Background: The microscopic and macroscopic anatomy of the anterior and posterior Tenons capsule is described.
Methods: An observational anatomic study of twelve orbits of 6 cadavers (mean age 79.5 years) were examined microscopically and 8 orbits of 4 cadavers (mean age 76.8 years) were examined macroscopically. After orbital exenteration, an X-shaped incision was made in the specimens to include the posterior part of the globe. The sections were divided into four parts: superomedial; inferomedial; superolateral; and inferolateral. In the macroscopically examined specimens, the eyelids and globes were removed from the exenterated tissues and the appearance of Tenons capsule was studied.
Results: In the microscopic study, Tenons capsule covered the sclera beneath the conjunctiva and contained smooth muscle fibres in the anterior area. This anterior fascia, which had a thick appearance, reached the globe equator. From there, the capsule of the orbital fat, which contained no smooth muscle fibres, enveloped the sclera and reached the optic nerve. This was defined as the posterior capsule. In the macroscopic specimens, Tenons capsule had a thick and fibrous white appearance in the anterior area. More posteriorly, the capsule was thinner and more translucent. This thin capsular part was generally larger in the lateral area than in the medial area.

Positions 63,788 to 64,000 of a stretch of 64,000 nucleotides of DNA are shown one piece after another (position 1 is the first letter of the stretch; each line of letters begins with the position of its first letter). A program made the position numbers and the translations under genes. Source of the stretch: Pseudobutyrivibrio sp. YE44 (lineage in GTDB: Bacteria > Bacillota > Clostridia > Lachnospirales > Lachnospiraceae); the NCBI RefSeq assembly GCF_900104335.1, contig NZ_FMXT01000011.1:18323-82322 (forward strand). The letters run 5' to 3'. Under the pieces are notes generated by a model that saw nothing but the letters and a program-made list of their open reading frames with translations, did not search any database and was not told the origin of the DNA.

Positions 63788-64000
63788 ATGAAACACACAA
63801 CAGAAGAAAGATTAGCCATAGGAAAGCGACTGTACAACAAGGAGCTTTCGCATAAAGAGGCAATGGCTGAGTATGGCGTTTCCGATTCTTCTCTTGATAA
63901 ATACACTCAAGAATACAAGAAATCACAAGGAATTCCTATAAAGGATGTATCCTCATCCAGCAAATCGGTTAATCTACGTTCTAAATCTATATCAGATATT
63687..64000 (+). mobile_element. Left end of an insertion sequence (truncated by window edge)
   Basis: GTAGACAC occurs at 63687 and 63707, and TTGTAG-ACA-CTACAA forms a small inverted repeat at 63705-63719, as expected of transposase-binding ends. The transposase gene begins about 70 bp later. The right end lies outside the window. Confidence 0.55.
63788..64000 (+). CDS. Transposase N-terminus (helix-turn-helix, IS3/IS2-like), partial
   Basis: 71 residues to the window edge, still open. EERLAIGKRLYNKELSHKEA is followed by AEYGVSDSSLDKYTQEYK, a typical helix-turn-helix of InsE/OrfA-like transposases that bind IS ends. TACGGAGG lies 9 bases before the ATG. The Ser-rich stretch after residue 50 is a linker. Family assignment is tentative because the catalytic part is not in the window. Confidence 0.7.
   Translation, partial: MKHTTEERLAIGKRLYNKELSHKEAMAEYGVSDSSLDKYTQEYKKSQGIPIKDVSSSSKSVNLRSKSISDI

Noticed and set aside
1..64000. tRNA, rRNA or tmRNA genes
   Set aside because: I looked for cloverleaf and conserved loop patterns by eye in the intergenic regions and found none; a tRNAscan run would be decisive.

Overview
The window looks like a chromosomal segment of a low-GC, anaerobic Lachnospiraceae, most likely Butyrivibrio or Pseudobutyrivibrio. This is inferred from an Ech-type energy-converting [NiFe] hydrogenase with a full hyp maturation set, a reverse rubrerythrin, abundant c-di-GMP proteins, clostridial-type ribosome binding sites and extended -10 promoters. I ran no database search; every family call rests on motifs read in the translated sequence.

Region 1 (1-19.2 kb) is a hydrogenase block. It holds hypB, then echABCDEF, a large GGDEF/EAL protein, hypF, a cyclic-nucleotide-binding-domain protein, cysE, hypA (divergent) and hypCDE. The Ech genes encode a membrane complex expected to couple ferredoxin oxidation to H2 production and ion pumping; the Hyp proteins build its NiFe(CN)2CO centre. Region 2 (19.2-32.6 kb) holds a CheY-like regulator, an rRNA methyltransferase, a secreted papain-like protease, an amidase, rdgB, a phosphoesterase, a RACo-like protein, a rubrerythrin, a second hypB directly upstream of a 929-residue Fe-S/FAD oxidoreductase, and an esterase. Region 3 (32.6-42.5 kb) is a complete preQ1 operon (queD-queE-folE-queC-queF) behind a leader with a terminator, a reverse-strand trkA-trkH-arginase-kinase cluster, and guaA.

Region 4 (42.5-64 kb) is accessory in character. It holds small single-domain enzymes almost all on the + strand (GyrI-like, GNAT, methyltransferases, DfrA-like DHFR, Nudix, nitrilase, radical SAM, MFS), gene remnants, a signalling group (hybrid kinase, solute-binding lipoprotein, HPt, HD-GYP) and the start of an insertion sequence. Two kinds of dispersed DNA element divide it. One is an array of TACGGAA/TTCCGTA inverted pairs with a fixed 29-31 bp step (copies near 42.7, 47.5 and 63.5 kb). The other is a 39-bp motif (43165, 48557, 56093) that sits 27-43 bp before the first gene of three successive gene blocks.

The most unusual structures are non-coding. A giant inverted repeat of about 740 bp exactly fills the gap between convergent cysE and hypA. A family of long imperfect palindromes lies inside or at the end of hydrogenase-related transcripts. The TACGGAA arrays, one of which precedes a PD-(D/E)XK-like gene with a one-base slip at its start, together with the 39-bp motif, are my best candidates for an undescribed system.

Conclusions: Tenons capsule is composed of an anterior thick fibrous tissue comprising the orbital smooth muscle network and the posterior thin fibrous capsule of the orbital fat.